CHAPTER SEVEN Dinner Party Stuber 7.1
Fawn and Bobbing Tail were in constant contact with JRR Tolkien, Big Deer and Wide Hawk who were picked by the two to lead the investigation of Running Bear’s murder. Fawn wanted to have one of the guests in on the investigation, her mother did not. So far it wasn’t going very well. They were all susceptible to rumors and the relatives leaned toward the notion that Catherine the Great was responsible. The tribe was blaming Running Bear’s death, the war party, the lack of rain and the chaos on the dinner party invitees.
Wide Hawk, the medicine man and soothsayer approached Bobbing Tail in three feathers, a death mask carved from maple and painted red and blue. He carried a stick that had a small wooden basket on the end. The basket was filled with seeds and two dried horse-chestnuts. It made a loud noise as he shook the evil sadness away from Bobbing Tail. He howled and she shuttered. She turned to Fawn.
Bobbing Tail: Your father is dead, it is the fault of these visitors, I forbid you to associate with them in any way.
Fawn: Dad is dead and all you can talk about is the people from the future!?
Bobbing Tail: Where were you when Flying Owl announced that your father had been murdered?
Fawn: I was around on the other side of the hill. Jeanne came up to tell me about it.
Garcia: She was explaining the wonders of nature that I rarely had time to enjoy in my life.
Garcia failed to conceal the peace pipe he had brought down the hill with him.
Bobbing Tail: You were smoking from your father’s sacred pipe?”
BT: And you were alone with this man Garcia?
Fawn couldn’t come up with a lie. If her conniving rival Gull Feather found out about her affair with Garcia, she would use it as a jumping off point for a new round of one-upsmanship. Gull Feather’s parents would be happy to see her in a relationship with one of the guests. It would give them a level of social prominence they had not yet attained. Her little dalliance with Nostradamus, of all people, would propel her at the same rate Fawn’s affair, if learned about, would sink Fawn’s entire family. Both results completely determined by their parents reaction to their love.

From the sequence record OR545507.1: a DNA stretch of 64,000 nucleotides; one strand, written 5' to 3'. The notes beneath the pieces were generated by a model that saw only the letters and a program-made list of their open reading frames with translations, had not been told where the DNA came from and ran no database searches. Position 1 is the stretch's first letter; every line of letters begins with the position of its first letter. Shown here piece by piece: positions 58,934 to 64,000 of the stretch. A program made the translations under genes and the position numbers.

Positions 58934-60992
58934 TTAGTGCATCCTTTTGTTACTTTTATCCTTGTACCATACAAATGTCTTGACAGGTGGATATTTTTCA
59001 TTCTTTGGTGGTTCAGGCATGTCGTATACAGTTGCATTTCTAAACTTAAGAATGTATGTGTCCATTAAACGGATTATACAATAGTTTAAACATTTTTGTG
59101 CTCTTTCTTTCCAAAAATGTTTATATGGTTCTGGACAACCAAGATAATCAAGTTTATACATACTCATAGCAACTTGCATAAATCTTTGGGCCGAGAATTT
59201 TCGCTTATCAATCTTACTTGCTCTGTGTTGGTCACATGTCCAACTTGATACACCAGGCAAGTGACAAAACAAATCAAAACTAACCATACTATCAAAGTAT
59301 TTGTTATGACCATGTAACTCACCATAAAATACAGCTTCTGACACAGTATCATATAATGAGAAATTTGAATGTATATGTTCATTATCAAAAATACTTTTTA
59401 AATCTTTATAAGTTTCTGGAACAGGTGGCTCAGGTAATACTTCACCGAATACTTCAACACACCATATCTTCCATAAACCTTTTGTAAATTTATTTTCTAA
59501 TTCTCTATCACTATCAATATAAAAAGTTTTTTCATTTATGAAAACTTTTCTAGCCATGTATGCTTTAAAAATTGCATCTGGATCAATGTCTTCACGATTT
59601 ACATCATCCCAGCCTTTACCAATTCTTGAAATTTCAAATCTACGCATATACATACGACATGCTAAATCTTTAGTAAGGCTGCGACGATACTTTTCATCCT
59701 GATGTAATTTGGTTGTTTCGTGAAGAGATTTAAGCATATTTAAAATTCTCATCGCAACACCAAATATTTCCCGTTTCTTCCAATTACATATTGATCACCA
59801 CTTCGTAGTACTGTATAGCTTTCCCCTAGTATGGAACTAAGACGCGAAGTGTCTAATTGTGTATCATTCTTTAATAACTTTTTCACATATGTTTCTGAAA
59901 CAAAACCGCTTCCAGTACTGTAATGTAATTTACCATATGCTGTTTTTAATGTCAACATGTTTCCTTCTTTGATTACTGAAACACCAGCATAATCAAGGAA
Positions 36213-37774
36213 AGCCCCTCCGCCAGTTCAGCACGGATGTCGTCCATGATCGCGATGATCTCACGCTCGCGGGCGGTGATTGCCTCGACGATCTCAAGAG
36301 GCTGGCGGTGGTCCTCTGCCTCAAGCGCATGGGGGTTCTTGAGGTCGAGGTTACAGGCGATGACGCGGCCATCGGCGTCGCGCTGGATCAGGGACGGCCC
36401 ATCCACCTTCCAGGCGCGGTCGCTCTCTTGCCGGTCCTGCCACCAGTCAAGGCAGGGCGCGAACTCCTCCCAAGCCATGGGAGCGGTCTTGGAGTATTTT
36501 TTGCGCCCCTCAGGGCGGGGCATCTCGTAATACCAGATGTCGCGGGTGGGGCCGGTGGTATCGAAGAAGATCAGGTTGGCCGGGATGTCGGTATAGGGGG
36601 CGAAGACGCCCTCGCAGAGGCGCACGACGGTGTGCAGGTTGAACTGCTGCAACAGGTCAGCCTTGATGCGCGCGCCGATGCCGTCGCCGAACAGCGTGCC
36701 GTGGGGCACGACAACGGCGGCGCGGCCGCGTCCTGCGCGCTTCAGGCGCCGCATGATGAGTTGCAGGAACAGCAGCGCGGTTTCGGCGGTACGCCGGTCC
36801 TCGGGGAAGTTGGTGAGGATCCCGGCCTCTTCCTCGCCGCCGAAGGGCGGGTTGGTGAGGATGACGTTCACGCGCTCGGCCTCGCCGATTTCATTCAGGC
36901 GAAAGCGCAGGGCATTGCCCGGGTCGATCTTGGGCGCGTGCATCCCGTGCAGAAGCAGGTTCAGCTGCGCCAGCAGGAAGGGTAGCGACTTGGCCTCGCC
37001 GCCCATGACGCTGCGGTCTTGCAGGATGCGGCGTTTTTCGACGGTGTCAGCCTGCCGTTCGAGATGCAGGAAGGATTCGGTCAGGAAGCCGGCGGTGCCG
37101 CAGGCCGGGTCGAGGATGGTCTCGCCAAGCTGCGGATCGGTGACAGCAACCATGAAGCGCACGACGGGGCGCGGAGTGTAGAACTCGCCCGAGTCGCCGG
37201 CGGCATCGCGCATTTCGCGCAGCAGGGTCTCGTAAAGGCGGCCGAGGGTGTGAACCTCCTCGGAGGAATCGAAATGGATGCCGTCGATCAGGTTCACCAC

News of Running Bear’s death would not slow down the rivalry.
BT: You will have a lot to answer for. We told you not to associate with these demon gods. Your father had taken up with Catherine, and that got him killed. Do you understand me? Your father is dead because of these people, and while he was suffering at the hands of his murderers, you were sneaking around making a blaspheme with your fathers sacred pipe!
Fawn: I’m sorry mother. I will make up for it. We need the condolence of the whole tribe, and I think Garcia can help us feel better too.
BT: We aren’t going to welcome him to our house.
Fawn: What if I fell in love with him?
BT: I know this is the summer of your adventures, but if he was the first man you had love-play with, I won’t let you into my house anymore either!
Fawn: Dad is dead mom, dad is dead!
BT: Oh god, what are we going to do?
Fawn: Let Wide Hawk work his magic. We will recover from this mom.
Fawn was stuck in the middle of trying to help her mother, trying to save her love of Garcia, and keeping the gossip down to a dull roar.
Any sign of weakness with her mother would be quickly spread by Gull Feather along the grapevine. All the excitement that would have surrounded her sexual debut was diminished then trampled upon. Surely, the tradition of condolence would prevail, but you know how teenage rivalries can transcend anything.
Wide Hawk approached Bobbing Tail and the throng of saddened Haudenosaunee. This time he carried a cane. The cane was marked with fifty pegs. Each peg represented a chief of a clan within their respective tribes. Running Bear was not just chief of the Turtle clan of the Onondowagas, he also was the chief of the entire Haudenosaunee. This meant a Big Condolence was in order. A big condolence required 15 strings of wampum to be laid across the cane. The more important the leader, the larger the ceremony.
Wide Hawk started the ceremony with a roll call of the chiefs. He then set about the business of having the entire tribe express condolence to Bobbing Tail and Fawn.